(Greek: epieikes, reasonable)

An indulgent and benign interpretation of law, which regards a law as not applying in a particular case because of circumstances unforeseen by the lawmaker. The lawmaker cannot foresee all possible cases that may come under the law, and it is therefore reasonably presumed that were the present circumstances known to the legislator he would permit the act, e.g., a mother presumes that she may miss Mass on Sunday when there is no one present to care for her baby. Epikeia is not permitted, however, no matter how grave the inconvenience, if violation of the law would render an act null and void, e.g., to presume that marriage may be contracted because of grave inconvenience in spite of an existing diriment impediment.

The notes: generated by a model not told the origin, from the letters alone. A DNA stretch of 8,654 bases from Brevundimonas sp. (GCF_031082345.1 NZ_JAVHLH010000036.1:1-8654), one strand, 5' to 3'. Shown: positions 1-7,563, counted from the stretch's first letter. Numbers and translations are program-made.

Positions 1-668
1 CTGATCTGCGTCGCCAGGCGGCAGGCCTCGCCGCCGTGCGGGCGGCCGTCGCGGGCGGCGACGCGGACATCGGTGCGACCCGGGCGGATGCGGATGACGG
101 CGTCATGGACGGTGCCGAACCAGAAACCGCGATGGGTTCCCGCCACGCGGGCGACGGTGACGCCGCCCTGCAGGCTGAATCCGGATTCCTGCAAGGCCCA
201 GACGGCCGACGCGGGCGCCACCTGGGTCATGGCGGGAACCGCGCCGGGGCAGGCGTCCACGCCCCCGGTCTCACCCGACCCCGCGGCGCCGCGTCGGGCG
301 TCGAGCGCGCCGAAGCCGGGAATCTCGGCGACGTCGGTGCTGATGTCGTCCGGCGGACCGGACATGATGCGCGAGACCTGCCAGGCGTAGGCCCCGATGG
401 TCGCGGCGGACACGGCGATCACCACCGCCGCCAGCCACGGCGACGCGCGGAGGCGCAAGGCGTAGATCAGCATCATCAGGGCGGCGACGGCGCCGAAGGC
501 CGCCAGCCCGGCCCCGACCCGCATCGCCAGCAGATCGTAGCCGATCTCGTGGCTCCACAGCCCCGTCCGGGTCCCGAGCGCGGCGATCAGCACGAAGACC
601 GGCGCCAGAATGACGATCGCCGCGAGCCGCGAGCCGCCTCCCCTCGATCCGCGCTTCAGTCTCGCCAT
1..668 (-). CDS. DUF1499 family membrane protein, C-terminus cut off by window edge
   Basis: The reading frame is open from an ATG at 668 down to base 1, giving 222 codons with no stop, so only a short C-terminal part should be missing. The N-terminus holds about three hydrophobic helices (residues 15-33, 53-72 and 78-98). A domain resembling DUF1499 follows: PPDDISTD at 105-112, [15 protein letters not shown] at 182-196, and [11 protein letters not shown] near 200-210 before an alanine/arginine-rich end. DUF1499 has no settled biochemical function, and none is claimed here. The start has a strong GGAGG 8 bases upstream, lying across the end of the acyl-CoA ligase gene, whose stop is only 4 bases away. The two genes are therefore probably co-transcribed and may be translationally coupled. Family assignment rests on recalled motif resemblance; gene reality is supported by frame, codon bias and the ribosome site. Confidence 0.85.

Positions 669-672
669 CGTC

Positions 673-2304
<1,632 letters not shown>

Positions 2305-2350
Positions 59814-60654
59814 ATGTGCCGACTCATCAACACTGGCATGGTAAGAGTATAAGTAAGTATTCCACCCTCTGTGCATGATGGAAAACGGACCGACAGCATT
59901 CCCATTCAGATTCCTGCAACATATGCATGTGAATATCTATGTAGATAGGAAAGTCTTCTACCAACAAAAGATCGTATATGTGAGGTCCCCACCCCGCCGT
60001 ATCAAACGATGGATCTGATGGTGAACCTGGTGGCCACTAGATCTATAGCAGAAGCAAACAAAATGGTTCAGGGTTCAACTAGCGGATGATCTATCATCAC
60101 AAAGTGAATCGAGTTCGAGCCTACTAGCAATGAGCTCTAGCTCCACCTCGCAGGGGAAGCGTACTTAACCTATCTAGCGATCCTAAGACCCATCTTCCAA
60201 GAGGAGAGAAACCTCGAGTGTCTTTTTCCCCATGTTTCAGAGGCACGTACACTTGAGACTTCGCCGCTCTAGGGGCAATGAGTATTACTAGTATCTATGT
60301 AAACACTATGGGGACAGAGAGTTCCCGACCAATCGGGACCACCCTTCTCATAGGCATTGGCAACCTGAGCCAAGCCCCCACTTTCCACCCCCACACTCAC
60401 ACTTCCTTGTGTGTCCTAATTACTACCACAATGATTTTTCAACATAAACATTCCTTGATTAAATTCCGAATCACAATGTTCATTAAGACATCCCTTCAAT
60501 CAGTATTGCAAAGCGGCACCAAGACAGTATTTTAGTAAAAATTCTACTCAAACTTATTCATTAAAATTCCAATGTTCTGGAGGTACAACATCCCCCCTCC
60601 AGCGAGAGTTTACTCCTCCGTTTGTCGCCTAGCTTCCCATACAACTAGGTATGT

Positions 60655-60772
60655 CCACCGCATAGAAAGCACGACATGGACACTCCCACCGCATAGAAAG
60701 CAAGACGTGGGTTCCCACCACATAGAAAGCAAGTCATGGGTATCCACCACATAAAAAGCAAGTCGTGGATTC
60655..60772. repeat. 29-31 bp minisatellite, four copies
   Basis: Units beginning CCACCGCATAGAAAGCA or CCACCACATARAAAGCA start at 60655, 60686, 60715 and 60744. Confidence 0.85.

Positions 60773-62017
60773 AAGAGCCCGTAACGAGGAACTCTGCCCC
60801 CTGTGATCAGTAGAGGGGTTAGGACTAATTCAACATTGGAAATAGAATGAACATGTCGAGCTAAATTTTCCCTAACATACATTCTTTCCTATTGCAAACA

New Catholic Dictionary

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